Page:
Actor Lupita Nyong’o weighs in on the raging debate regarding Marvel movies and their effect on the quality of the movie industry. The star originally began her career behind the camera working on several productions to include The Constant Gardner. Shortly after graduating from Yale, Nyong’o landed her breakthrough role as the slave Patsey in Steve McQueen’s epic 12 Years A Slave, earning her an Academy Award for Best Supporting Actress. She went on to star in such popular films as Queen of Katwe, Star Wars: Episode VII – The Force Awakens, and Black Panther. Nyong’o is set to return to the Marvel Cinematic Universe next month in Black Panther: Wakanda Forever.
Since the MCU significantly rose in popularity following The Avengers, members of the film community have debated the art of these massive tent pole films and how they affect the quality of cinema. Following the release of the MCU’s highest-grossing entry, Avengers: Endgame, legendary filmmaker Martin Scorsese stated that superhero movies were not real cinema and likened them to theme park rides. The director later clarified his comments, but the damage was already done with the debate quickly spreading throughout the media.
In a recent interview with The Hollywood Reporter, Nyong’o shares her thoughts on how Marvel’s superhero films affect the industry. She finds that if certain media resonates with an audience to generous degrees, then that media should be recognized as something significant. Read what Nyong’o says below:
“It becomes a philosophical question about what is art and what is its purpose. I believe that art plays a role in moving the people that experience it, and a lot of people are moved by Marvel. Is you being moved by this thing less important than me being moved by Picasso?
“I think to be culturally prosperous, to be artistically prosperous as a people, is to have options. In Kenya, sugar was sugar, it was brown or it was white. You come to the [United States], and a whole section in the supermarket is dedicated to sugars. So many different sugars. That is a symbol of prosperity, when you have options. So I personally love a good Marvel movie, but it doesn’t take me away from really wanting the little character-driven film. I believe in the fight for those things to be kept alive because the one thing we always want, the ultimate privilege, is choice.”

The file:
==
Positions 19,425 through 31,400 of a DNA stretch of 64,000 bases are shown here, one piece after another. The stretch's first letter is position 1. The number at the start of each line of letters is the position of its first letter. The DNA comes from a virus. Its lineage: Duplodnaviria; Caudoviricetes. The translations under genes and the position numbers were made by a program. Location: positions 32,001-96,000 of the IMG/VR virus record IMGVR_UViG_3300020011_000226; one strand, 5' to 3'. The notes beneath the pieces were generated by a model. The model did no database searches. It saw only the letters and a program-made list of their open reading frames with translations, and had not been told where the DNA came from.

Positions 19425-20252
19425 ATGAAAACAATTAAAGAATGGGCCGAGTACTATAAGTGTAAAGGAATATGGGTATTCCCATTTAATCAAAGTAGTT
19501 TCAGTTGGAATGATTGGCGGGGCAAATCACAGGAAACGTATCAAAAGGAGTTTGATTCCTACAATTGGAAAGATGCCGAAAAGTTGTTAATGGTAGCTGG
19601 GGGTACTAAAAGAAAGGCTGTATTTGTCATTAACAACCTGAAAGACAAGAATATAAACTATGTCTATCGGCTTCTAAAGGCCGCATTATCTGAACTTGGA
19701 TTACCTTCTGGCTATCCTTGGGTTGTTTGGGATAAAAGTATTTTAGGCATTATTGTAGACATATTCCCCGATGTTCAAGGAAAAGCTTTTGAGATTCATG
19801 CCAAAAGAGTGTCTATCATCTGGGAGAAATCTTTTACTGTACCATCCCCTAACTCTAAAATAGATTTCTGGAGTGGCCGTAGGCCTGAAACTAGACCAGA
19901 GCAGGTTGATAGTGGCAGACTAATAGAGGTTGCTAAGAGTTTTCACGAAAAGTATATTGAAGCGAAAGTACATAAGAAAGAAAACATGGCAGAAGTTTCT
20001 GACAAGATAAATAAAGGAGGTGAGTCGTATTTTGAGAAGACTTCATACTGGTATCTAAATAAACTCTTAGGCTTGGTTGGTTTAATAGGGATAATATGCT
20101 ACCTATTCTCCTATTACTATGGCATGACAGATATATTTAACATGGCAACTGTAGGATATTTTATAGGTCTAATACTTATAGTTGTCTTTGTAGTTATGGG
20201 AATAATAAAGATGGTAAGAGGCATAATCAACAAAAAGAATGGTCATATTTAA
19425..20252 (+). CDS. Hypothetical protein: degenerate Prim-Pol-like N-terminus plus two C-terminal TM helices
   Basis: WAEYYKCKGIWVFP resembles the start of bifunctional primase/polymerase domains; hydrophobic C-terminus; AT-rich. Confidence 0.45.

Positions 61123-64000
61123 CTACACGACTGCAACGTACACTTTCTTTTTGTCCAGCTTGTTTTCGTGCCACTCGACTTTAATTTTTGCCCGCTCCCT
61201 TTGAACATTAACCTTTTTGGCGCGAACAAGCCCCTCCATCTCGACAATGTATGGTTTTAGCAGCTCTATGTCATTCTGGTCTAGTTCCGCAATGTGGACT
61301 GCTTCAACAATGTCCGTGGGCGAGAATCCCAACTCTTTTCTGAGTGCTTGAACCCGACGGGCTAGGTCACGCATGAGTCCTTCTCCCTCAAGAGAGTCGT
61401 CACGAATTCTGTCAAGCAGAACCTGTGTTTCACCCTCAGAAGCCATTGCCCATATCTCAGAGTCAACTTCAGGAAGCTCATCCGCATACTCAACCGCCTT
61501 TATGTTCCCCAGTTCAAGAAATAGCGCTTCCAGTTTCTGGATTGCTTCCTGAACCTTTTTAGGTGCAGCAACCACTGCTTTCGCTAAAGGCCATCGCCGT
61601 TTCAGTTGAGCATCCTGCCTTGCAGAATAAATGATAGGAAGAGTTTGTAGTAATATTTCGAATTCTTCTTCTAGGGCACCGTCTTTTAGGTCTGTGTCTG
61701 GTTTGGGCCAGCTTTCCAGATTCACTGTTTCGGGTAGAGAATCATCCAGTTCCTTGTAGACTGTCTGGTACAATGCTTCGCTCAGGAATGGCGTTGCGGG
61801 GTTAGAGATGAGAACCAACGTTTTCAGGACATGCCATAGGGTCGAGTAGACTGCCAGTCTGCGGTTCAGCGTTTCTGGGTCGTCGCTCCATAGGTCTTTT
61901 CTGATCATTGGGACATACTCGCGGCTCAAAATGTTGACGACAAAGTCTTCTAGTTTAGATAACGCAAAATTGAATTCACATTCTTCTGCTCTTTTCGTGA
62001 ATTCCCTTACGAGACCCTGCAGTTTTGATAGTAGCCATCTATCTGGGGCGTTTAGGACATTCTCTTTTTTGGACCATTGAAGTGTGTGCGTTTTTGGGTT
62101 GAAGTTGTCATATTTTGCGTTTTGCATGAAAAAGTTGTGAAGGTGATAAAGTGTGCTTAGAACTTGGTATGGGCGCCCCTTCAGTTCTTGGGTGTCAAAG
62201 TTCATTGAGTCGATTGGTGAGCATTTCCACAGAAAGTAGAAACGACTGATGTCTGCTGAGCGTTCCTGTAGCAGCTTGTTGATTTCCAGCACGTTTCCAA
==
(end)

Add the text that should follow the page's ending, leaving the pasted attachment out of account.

Is The MCU Hurting The Movie Industry?
Nyong’o recognizes the subjectivity of art and asserts that there are positives to be found in having options for moviegoers at the cinema. In the same year that Avengers: Endgame grossed over $2 billion worldwide, Bong Joon-Ho released Parasite, a character-driven thriller about a family of grifters that wowed both critics and audiences. It proved to be a relative success at the box office and also made history by taking home the Academy Award for Best Picture. In the world of the formulaic superhero movie, it is possible for smaller, original movies to succeed as well. However, the debate appears to have shifted from a focus on the quality of the films to how massive box office returns have affected the type of films that are given a theatrical release as studios grow more wary of taking risks.
Scorsese recently made headlines with his comments again, this time criticizing the industry’s obsession with box office numbers. Claiming that the issue began in the ’80s, the director asserts that today’s focus on money alone is a detriment to Hollywood. With the advent of streaming, films that perhaps wouldn’t return large box office figures are dumped on streaming services, regardless of their quality. With the way audiences view movies being ever-changing, perhaps people should take a cue from Nyong’o and embrace the diversity of choice and seek what resonates, whether they be Marvel spectacle or independent character-driven Korean thrillers.
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